AKRON - The nephew of Akron’s embattled former police chief says his concerns of wide-spread police corruption were ignored for months by city officials.
Some of those claims boiled over last weekend when Police Chief James Nice abruptly resigned amid a trio of misdeeds and allegations.
City leaders now acknowledge Nice used racial slurs – including the N-word – directed at Public Safety Director Charles Brown and that the chief had a year-long affair with a high-ranking and married officer.
Nice’s lawyer, Michael Callahan, has not denied the allegations.
The lawman is also under investigation for potentially obstructing a criminal investigation involving his nephew, and allegations that he coerced a notary to forge a car title for the female officer’s step-son.
Nice and his attorney deny any criminal misconduct.
Joseph Nice, 41, said his uncle, the chief, “had no involvement” in his own criminal case. Joseph Nice is currently indicted in Summit County on theft and forgery charges related to his former used car business.
But the younger Nice says the Akron police detective investigating his case acted improperly. And, he says, that was among the issues he raised as far back as May to multiple city leaders.
“I told them there was corruption,” he said Friday. “I think they have blood on their hands. So, I’m anxious to see what’s going to happen…I think there’s questions that need to be answered by the city and by the mayor.”
A special prosecutor has been retained to investigate the chief and other potential misconduct.
In an interview with Channel 3 News, Joseph Nice said his uncle is not a racist, but he would not say whether he ever heard his uncle use racial slurs. The two men were close, and the chief would visit his nephew nearly every day.
“I don’t believe my uncle is a racist at all,” he said. “As a matter of fact, the city is saying they have compelling evidence against my uncle showing he used the N-word. I think [citizens] have a right to see it.”
Multiple sources have said that Joseph Nice boasted of having video and audio recordings of his uncle using the racial slurs. The nephew would neither confirm or deny the allegation. No one familiar with the case viewed the recordings, if they do exist.
“If my uncle made a mistake, we all have,” Joseph Nice said.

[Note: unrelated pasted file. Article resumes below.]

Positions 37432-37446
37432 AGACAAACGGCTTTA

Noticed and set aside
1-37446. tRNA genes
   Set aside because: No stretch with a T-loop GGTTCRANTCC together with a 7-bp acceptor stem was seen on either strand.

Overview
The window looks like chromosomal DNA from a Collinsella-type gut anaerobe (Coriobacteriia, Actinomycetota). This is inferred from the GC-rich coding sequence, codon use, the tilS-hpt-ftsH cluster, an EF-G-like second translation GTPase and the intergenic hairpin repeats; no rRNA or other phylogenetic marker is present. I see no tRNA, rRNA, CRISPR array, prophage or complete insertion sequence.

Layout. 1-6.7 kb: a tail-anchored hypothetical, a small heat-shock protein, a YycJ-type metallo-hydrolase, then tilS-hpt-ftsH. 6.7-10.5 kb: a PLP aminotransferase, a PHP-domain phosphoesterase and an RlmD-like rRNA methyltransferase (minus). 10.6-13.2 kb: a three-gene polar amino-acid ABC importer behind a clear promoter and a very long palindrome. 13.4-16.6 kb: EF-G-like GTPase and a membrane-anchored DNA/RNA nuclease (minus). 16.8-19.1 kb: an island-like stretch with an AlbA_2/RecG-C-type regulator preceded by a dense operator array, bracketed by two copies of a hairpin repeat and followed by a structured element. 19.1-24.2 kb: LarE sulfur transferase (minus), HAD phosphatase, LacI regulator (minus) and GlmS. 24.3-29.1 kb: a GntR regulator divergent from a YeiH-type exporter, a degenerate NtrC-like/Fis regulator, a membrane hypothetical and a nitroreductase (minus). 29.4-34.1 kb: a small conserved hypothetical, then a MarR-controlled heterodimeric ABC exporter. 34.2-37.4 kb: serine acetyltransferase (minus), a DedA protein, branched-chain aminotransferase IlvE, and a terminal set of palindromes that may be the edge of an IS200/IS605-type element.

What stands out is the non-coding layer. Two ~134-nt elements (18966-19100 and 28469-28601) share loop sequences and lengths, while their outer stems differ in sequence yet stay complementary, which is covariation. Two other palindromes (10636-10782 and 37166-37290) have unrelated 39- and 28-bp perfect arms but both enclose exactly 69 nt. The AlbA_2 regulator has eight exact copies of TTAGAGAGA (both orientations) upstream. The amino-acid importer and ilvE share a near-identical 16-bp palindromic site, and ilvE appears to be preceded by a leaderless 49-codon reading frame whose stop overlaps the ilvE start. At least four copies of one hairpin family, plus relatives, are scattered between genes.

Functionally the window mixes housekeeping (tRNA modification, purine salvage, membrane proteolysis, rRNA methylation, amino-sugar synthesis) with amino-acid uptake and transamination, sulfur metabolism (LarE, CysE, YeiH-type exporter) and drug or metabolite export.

He said the media are placing too much emphasis on race and not enough about the alleged police corruption.
“[City leaders] know all about these different things yet all we hear about is race, race, race. I’m sick of it,” he said.
Mayor Dan Horrigan and interim Chief Kenneth Ball were both critical of James Nice’s conduct. Ball, in fact, said the chief’s actions and use of slurs were “embarrassing” and in conflict with the agency’s mission. He promised a full-blown investigation.
Horrigan’s press office on Friday cited the ongoing investigation and did not comment on Joseph Nice’s allegations and the potential criminal conduct of anyone within the police department.
“Do I think my uncle may have done something wrong? Possibly,” Joseph Nice said. “But I think he has the right to justice.”
Joseph Nice said he feels no responsibility for his uncle’s resignation. He said he believes the sudden move was connected to the former chief’s relationship with the female officer and nothing else.
“I think my uncle had strong feelings for her and I think he wanted to save her,” he said.
The affair, if true, was grounds to termination and potential discipline for the female officer. Joseph Nice said many on the police force have known about the affair for months, but said nothing. The female officer remains on duty.
“If everybody in the police department knows about this, how doesn’t the mayor know?,” Joseph Nice said.
Multiple sources say the woman is now alleging she was coerced into the relationship with the chief. His nephew, who was with the couple on numerous occasions, scoffed at the notion.
“I have intimate, detailed knowledge and I can tell you right now, it was an affair and it was two people that cared about each other,” he said.
James Nice has declined to comment.
Joseph Nice said his once close relationship with his uncle is now “fractured.” He said he expects to be exonerated from his criminal case.
He’s also in recovery after being in drug rehab earlier this year, and his business is shuttered. He concedes his personal life is a “struggle” but that he's "in a good place."
“He’s my uncle. I’m disappointed. I’m sure he is. I’m sure a lot of people are,” he said. “My uncle made mistakes. I made mistakes. We both said things that we later regretted. But that’s life.”
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